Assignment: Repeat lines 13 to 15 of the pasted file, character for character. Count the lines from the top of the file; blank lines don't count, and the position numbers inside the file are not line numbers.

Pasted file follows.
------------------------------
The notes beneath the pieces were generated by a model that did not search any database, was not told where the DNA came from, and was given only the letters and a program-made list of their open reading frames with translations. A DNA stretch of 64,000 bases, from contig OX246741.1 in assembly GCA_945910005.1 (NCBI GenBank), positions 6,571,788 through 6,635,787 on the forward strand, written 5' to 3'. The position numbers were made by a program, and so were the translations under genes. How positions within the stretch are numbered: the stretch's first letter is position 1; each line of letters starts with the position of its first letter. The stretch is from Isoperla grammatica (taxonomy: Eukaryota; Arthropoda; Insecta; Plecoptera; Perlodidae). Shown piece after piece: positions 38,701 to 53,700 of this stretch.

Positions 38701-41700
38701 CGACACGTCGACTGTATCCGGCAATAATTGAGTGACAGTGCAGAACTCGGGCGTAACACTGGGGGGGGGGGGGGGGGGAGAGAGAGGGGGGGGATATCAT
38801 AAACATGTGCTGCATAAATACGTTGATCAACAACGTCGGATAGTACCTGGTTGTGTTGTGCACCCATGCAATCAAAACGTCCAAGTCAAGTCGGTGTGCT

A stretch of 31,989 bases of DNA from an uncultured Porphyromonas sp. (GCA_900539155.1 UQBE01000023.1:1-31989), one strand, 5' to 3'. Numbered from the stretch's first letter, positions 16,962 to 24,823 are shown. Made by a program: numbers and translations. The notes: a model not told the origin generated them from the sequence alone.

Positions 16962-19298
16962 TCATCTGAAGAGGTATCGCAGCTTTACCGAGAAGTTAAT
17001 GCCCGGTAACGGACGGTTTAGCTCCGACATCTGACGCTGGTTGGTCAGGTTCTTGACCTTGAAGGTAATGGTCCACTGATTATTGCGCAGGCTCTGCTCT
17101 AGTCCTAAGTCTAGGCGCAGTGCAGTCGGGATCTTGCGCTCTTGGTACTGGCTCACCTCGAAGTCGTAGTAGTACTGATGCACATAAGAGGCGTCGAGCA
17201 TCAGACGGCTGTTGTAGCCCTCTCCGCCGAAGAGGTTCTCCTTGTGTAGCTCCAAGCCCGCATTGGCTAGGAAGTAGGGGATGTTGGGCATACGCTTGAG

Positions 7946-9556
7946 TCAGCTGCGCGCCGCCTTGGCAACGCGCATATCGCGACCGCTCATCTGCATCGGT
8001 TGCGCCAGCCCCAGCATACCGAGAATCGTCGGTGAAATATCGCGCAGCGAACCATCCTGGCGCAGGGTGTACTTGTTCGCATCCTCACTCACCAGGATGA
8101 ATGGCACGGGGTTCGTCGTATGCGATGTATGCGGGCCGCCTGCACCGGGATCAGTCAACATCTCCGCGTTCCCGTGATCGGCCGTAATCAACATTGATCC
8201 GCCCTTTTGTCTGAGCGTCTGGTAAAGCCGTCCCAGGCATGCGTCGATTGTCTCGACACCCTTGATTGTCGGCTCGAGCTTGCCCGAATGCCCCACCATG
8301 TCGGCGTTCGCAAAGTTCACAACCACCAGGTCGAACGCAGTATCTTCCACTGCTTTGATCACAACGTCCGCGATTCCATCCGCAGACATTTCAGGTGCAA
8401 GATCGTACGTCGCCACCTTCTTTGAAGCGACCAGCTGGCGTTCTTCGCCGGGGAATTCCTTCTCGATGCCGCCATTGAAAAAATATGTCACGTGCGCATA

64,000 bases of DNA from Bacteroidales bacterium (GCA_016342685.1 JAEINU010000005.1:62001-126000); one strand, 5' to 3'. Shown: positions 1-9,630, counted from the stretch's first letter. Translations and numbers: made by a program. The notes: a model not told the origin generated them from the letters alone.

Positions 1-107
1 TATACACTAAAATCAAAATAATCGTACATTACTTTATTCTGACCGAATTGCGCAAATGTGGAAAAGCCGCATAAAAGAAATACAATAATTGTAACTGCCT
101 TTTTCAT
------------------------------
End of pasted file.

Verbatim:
8001 TGCGCCAGCCCCAGCATACCGAGAATCGTCGGTGAAATATCGCGCAGCGAACCATCCTGGCGCAGGGTGTACTTGTTCGCATCCTCACTCACCAGGATGA
8101 ATGGCACGGGGTTCGTCGTATGCGATGTATGCGGGCCGCCTGCACCGGGATCAGTCAACATCTCCGCGTTCCCGTGATCGGCCGTAATCAACATTGATCC
8201 GCCCTTTTGTCTGAGCGTCTGGTAAAGCCGTCCCAGGCATGCGTCGATTGTCTCGACACCCTTGATTGTCGGCTCGAGCTTGCCCGAATGCCCCACCATG